World Book Day: ABC Award Winners on the Importance of Accessible Books
April 22, 2016
World Book and Copyright Day is on April 23, 2016 and will be celebrated by millions of book lovers around the world. Many of these book lovers are fully-sighted; able to pick up a bestseller in a bookstore and enjoy it on the train home or to read educational material online and use it for their studies. However many will not be able to enjoy this simple pleasure due to being print disabled.
Millions of today’s book lovers are print disabled and therefore unable to do the things that so many of us take for granted: unable to read bestsellers because there is no braille version or to access educational material because there is no audio option. For many people, World Book Day is not World Book Day at all.
Ending the book famine
But this is changing. The Accessible Books Consortium (ABC) is working towards ending the book famine of accessible published materials.
The ABC International Award for Accessible Publishing is just one example of how issues of accessibility of printed material are gaining a higher profile. This year’s award winners are:
- The Action on Disability Rights and Development (ADRAD), a Nepalese NGO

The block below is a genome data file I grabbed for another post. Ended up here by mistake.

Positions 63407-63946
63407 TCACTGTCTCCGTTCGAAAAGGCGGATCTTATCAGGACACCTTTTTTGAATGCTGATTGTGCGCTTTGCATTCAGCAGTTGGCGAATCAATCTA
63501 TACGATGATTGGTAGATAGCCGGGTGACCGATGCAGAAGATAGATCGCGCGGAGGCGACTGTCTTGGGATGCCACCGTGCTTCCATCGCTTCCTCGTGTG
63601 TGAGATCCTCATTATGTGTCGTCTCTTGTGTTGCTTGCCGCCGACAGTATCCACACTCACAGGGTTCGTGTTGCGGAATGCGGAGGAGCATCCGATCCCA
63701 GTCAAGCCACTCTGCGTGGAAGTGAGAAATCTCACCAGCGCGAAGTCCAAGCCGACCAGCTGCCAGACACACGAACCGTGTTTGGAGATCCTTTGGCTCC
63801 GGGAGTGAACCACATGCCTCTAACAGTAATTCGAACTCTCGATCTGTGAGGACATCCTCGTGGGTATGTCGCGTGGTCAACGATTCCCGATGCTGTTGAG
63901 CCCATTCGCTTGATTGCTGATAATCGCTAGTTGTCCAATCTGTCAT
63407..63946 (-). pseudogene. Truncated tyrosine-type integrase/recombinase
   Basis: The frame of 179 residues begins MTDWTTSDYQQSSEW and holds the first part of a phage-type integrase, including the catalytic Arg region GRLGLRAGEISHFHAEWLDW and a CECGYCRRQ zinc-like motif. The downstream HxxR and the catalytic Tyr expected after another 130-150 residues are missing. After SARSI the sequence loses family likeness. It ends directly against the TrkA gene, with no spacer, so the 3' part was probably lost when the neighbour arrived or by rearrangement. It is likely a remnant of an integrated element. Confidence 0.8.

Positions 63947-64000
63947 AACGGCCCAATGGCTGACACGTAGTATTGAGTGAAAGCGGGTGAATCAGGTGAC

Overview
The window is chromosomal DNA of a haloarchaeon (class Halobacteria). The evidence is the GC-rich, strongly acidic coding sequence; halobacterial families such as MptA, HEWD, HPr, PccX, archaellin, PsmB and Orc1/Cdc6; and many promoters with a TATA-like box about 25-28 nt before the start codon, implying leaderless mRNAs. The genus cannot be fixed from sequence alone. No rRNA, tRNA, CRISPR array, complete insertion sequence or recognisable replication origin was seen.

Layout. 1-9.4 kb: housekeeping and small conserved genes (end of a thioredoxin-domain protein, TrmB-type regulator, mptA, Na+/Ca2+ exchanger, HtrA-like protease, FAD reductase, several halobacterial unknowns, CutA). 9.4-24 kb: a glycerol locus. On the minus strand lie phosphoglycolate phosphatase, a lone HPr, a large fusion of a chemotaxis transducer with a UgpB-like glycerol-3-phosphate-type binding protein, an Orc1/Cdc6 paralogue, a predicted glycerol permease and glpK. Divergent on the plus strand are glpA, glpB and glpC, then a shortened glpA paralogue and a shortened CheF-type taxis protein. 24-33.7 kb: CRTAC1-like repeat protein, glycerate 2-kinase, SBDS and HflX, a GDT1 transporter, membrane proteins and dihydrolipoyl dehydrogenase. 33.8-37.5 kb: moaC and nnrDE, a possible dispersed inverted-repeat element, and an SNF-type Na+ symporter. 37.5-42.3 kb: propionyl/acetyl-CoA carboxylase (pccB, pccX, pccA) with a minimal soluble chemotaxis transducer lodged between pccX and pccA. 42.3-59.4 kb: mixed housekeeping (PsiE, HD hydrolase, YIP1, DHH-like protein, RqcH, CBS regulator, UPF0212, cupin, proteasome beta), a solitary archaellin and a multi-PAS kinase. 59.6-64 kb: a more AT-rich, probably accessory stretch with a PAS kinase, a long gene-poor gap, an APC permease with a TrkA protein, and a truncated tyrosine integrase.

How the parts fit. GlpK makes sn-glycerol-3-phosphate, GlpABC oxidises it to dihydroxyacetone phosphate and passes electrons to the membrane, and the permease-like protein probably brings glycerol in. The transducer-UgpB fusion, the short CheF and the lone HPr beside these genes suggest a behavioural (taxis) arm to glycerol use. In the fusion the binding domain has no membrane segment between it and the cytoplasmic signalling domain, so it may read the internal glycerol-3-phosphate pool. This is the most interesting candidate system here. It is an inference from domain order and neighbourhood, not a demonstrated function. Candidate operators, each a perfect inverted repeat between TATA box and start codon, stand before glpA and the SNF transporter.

- The DK Braille Concept Development team (part of Penguin Random House)
All three organizations were recognized for providing outstanding leadership and achievements in advancing the accessibility of commercial e-books or other digital publications for persons who are blind, visually impaired or otherwise print disabled.
What does accessibility mean to you?
To mark World Book and Copyright Day, this year’s winners agreed to share with us a few of their thoughts on what accessibility means to them:
The reason I am passionate about accessibility is because of my little brother who has dyslexia; he is one of hundreds of millions of people living today with dyslexia or blindness, which makes it difficult or impossible to read text. I recently published an article about him.Alicia Wise, Director of Access and Policy at Elsevier
It was about creating a shared learning experience, reducing the feeling of isolation that blind children may feel; and also about giving all children the same access to visual publishing that DK is known for.Fleur Star, Senior Editor at DK
When I think of ‘accessibility’, the words inclusion, equality and easy-access spring to mind. During our initial project research, we struggled to find tactile books for the visually impaired in the mainstream market. We started brainstorming ways of how we could change this because we felt that it was wrong that visually impaired readers were under-represented.Jemma Westing, Project Art Editor at DK
The road to ratification
The Marrakesh Treaty, passed in 2013, proposes to address the book famine by requiring contracting parties to introduce a standard set of limitations and exceptions to copyright rules in order to permit reproduction, distribution and making available of published works in formats designed to be accessible to visually impaired persons. It also facilitates the exchange of these works across borders by organizations that serve the target beneficiaries.